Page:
By Andrew Chung
NEW YORK (Reuters) - A U.S. appeals court said on Friday that the discovery of a new form of prenatal testing that avoids the risks of invasive medical techniques was good for science but did not deserve a patent.
The U.S. Court of Appeals for the Federal Circuit in the District of Columbia said a patent held by genetic testing company Sequenom Inc on detecting fetal DNA in a pregnant woman's blood was invalid. The decision by the nation's top patent court upholds a ruling by a lower federal court in California and clears Roche Holding AG unit Ariosa Diagnostics of infringement.
The appeals said the DNA's presence in the blood fell under the U.S. Supreme Court's rule against patenting natural phenomena.
The decision is the latest to interpret two Supreme Court decisions from 2012 and 2013 that made it harder to obtain patents on naturally occurring substances and the tests used to detect them, potentially putting a wide swath of biotech patents at risk.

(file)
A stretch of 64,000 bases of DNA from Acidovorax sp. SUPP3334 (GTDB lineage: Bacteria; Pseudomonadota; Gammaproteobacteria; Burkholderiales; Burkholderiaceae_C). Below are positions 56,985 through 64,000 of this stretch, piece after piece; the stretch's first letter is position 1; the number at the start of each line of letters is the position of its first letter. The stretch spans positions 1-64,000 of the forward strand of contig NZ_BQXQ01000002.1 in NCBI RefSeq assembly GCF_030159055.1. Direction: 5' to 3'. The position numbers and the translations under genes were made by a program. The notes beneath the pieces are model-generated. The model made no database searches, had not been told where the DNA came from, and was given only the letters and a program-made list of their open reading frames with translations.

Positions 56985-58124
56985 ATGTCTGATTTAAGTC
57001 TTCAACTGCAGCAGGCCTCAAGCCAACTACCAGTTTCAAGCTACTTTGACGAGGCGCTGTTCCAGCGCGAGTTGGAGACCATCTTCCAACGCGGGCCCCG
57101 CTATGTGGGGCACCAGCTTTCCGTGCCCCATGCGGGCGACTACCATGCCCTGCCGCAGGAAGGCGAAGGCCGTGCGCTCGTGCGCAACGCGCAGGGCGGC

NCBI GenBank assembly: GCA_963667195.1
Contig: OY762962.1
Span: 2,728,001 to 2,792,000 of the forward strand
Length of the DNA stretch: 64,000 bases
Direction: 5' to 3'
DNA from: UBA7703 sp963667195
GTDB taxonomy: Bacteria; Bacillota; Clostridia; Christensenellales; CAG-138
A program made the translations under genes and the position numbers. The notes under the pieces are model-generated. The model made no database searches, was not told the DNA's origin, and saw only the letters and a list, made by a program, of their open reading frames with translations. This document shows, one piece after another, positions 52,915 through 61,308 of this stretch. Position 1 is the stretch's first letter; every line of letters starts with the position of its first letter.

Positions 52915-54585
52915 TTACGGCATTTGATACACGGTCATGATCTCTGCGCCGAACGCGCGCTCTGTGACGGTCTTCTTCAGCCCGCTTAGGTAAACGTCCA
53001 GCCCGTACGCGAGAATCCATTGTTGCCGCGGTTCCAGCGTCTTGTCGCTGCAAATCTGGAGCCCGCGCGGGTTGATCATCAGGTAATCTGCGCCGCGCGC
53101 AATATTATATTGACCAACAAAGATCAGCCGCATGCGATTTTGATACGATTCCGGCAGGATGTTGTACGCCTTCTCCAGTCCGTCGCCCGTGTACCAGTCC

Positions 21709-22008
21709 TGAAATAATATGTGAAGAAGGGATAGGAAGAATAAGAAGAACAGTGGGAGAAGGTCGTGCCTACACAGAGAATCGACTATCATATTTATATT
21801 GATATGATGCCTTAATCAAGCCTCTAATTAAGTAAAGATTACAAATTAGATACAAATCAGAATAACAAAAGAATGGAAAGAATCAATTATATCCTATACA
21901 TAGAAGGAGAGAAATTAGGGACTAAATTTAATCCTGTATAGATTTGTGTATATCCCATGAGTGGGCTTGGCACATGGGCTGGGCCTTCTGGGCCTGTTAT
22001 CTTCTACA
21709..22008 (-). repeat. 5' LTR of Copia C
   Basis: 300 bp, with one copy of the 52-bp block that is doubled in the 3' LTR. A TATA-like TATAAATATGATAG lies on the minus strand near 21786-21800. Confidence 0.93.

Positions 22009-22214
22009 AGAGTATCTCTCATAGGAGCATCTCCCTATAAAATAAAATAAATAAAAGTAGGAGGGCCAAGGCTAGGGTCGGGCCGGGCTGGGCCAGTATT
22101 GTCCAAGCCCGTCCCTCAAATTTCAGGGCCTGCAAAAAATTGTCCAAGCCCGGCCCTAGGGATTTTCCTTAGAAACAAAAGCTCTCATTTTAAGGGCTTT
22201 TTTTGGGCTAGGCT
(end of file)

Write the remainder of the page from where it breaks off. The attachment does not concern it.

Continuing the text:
Sequenom's innovation was in finding a way to use DNA found in maternal blood samples that had previously been discarded as medical waste in order to determine certain fetal characteristics, such as gender. The method avoided the risk of more-invasive tests, such as taking samples from the fetus or placenta, the decision said.
But this innovation was still was not enough to deserve a patent, the appeals court said.
While calling the test "a positive and valuable contribution to science," the court said: "Even such valuable contributions can fall short of statutory patentable subject matter, as it does here."
Shares of Sequenom were up 2 cents at $3.34 in midday trading.
The case originated in 2011 and 2012 when San Diego-based Sequenom and San Jose, California-based Ariosa sued each other over the patent. Sequenom said Ariosa infringed with its Harmony prenatal test.
When U.S. District Judge Susan Illston of San Francisco denied Sequenom's bid for a preliminary injunction in 2012, the Federal Circuit ordered her to take another look at the case in light of the Supreme Court's 2013 Myriad ruling, which said DNA sequences could not be patented.
Illston later invalidated the patent, a decision the appeals court affirmed on Friday.
(Reporting by Andrew Chung; Editing by Alexia Garamfalvi and Lisa Von Ahn)